With Christmas approaching I’m squirreling through my various review piles, and have come up with these suggestions as to gifts for the music-lovers in your lives.
Pride of place must go to a sumptuous packaging of all nine Beethoven symphonies recorded onto CD by Sir Simon Rattle and his Berlin Philharmonic Orchestra. This is an orchestra which has Beethoven coursing through its veins (the first-ever complete symphony recording was one of Beethoven’s Fifth Symphony, set down by the BPO under Artur Nikisch in 1913), with Herbert von Karajan its most renowned martinet conductor since the years of regular recording.
Rattle is no such podium prima donna. He and his BPO colleagues collaborate in well-honed accounts of the symphonies, joined for the 9th by Simon Halsey’s amazing Rundfunkchor Berlin, as well as impressive soloists. In a way this release is a testament to Rattle’s long residency with the BPO (almost as long as his time with the CBSO), and there are many bonuses, with interviews with Rattle, plus a documentary flying-on-the-wall about working on this Beethoven cycle, various Blu-ray video discs, and an extensive booklet (Berliner Philharmoniker Recordings).
Mention of Artur Nikisch brings us to Sir Adrian Boult, who studied under that great conductor in Leipzig around the turn of the 20th century, and to my next recommendation for Christmas.
Boult’s performance of Elgar’s Dream of Gerontius, given in Canterbury Cathedral, was the first-ever classical music production filmed in colour and broadcast on BBC2 in 1968 (dear reader, I was there, glued to the family screen), and now it has been released in a handsome DVD format by ICA.
The cathedral itself plays a major part, not least the gargoyles during the vicious Demons’ Chorus, imaginatively lit and filmed as a counterpoint to the music’s progress. And what a revelation is this performance!
Boult, despite his own manual on conducting forbidding the overuse of the left hand, lets his own left hand mirror the right so often, as his mile-long baton drops below players’ sightlines, and ensemble from the London Philharmonic Orchestra is accordingly occasionally ropey.
But who’s cavilling, when this is an amazing, valuable performance, significant for so many reasons. All three soloists sing from memory, freedom from printed scores allowing them genuine expression of body-language. Janet Baker, still at an early stage in her illustrious career, is a radiant Angel, the guardian of Gerontius’ soul, John Shirley-Quirk is magnificently authoritative as the deathbed Priest and as the Angel of the Agony, and Peter Pears is simply outstanding as Gerontius.
He makes one slip (“the hurt has wearied me”, when it should be “pain”), but so what? This is a totally engaged assumption of the role, intelligently delivered, his hands mostly clasped but occasionally unfolding to genuine effect. I’ve never heard “Use well the interval” sung so significantly. Pears was soon to record Gerontius for the Decca label under the baton of his life’s partner, Benjamin Britten.
There’s a bonus to this release, with an hour-long DVD recounting Boult’s biography from cradle to grave. Time and again we see photographs of him at various stages of his life, and always the eyes are magnetic, charismatic - such a contrast from the popular image of him as a buttoned-up military blimp.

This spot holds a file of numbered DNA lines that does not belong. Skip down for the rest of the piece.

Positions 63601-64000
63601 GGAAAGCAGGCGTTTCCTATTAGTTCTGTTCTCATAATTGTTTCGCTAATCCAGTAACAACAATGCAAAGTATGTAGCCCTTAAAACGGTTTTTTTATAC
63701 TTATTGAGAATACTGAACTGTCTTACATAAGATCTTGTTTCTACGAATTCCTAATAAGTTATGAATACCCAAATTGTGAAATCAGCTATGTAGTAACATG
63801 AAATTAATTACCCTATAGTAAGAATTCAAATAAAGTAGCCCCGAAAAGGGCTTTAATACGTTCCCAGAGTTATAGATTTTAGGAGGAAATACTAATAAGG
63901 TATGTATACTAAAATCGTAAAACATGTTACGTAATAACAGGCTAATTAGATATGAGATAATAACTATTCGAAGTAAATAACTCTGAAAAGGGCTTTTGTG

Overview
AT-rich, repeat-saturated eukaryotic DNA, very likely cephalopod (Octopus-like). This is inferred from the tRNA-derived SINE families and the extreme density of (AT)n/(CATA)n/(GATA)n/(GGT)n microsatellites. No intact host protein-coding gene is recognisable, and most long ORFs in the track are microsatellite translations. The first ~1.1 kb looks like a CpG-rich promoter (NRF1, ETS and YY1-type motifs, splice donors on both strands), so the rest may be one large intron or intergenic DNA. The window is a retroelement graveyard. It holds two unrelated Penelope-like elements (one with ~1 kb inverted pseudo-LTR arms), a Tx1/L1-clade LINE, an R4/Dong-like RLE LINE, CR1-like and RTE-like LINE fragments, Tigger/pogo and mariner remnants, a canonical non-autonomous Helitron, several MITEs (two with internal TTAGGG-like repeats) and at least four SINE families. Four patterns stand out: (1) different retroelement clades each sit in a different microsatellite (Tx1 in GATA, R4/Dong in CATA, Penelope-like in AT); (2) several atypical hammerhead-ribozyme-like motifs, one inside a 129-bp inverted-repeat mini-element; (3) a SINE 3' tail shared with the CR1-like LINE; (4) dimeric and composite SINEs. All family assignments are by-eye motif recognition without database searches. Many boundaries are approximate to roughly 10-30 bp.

CBSO fans will be thrilled to see footage of the much-loved onetime CBSO concertmaster Felix Kok leading the Philharmonia in Elgar’s Introduction and Allegro for Strings (and I think I spied Barrie Moore, onetime CBSO associate leader, alongside him). And the whole biography is narrated by Boult student Vernon Handley.
Further Elgar comes with a recent treasurable package from SOMM, releasing gems of Elgar’s work in the recording studio previously unknown to the general public. “Elgar Remastered” brings four CDs of test pressings plucked from the composer’s own library, now in the collection of Arthur Reynolds, chairman of the North America branch of the Elgar Society.
Lani Spahr has done the remastering, there are extensive notes explaining the sometimes complicated provenance of these gems, and the delights unearthed herein are the stuff of dreams: alternative takes of the Cello Concerto, some in stereo as the result of two recording sources, as well as an historical curiosity which has Beatrice Harrison playing the Concerto’s adagio to the piano accompaniment of HRH Princess Victoria; a complete performance of the First Symphony; and too many goodies besides to mention.
Finally, a book which will be a source of delight to anyone who attends concerts. “Who Knew?” announces itself as ‘answers to questions about classical music you never thought to ask’, and is derived from a regular series broadcast since 2006 on the Californian radio station KUSC, hosted by Robert A. Cutietta, Dean of the Thornton School of Music at the University of Southern California.
There are some crass questions here, but most of them are shrewd and apposite: Why is an oboe always used to tune an orchestra? Why do orchestra conductors use a baton, while choral conductors do not? I worry about the musicians of the orchestra: isn’t their hearing likely to be impaired, since they sit so close to each other? and other questions galore.